(Image credit: Bekka Palmer)

Tips on Decorating

The sky is really the limit when it comes to decorating these ornaments. Here are a few ideas for how to decorate them.

  • Puff paint to look like icing (instructions below).
  • Rubber stamps and metallic ink (instructions below).
  • Glue and glitter.
  • Acrylic paints.
  • Spray paint (although this might cover up the cinnamon smell).
  • Dried whole spices or grains (similar to the decorations in this salt dough tutorial).
  • An embossed rolling pin to press shapes into the dough (I tried this with a rubber stamp, but had mixed results).

Just make sure you give your decorations enough time to dry before putting them on the tree. The last thing you want is to have worked hard making them look beautiful, and then end up smearing the paint or ink you use.

(Image credit: Bekka Palmer)

Hanging & Gift Wrapping

Once your ornaments and decorations are dry, the last step is adding a ribbon or bakers twine loop so you can hang it on the tree. For some ornaments, you might want to punch two holes so they hang level instead of at an angle.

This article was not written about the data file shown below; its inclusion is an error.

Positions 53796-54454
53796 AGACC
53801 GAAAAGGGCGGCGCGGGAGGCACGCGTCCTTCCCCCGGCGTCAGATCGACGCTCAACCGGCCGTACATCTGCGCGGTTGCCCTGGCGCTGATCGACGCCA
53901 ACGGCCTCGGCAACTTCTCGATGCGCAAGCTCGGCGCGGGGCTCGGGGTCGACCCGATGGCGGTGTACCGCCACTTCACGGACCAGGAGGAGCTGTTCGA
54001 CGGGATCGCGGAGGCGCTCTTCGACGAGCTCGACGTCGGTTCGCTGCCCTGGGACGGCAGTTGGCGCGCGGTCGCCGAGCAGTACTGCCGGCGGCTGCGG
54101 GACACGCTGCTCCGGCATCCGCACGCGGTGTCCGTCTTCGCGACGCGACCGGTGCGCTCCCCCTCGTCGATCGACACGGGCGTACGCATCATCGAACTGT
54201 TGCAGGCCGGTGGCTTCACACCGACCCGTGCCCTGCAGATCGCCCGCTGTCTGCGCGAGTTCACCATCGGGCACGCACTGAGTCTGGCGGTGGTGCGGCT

You could also use these ornaments as gift tags or package toppers. I like using alphabet cookie cutters for this purpose — they're a personalized gift tag that can then go on the tree and be saved for years to come.

To store the ornaments after the holidays are over, layer them in tissue and place in a zip-top plastic bag. They are pretty sturdy, but have the potential to crack or crumble if they are roughly handled.

How to Make Cinnamon Dough Ornaments

How To Make Cinnamon Dough Ornaments

Makes about 20 ornaments, depending on the size of the cookie cutters

What You Need

Ingredients
1 cup ground cinnamon
1/2 cup applesauce
1/2 cup white school glue
Small bowl of water

Equipment
Mixing bowl
Rubber spatula
Plastic wrap
Parchment paper
Rolling pin
Cookie cutters
Drinking straw
Cooling rack
White puff paint, for decorating
Stamp and stamp pad, for decorating
Ribbon or twine, for hanging the ornaments

Instructions

  1. Combine the cinnamon and applesauce in a mixing bowl. Stir until combined. It should resemble cinnamon-colored cornmeal. It's okay if there are a few larger chunks, too.
  2. Pour in the glue. Stir until fully combined. Toward the end, it is easier to knead the dough with your hands to incorporate any last bits of cinnamon. It will be a fairly stiff dough.
  3. Cure for one hour: Wrap the dough in plastic wrap, and let it sit for one hour at room temperature while the glue cures.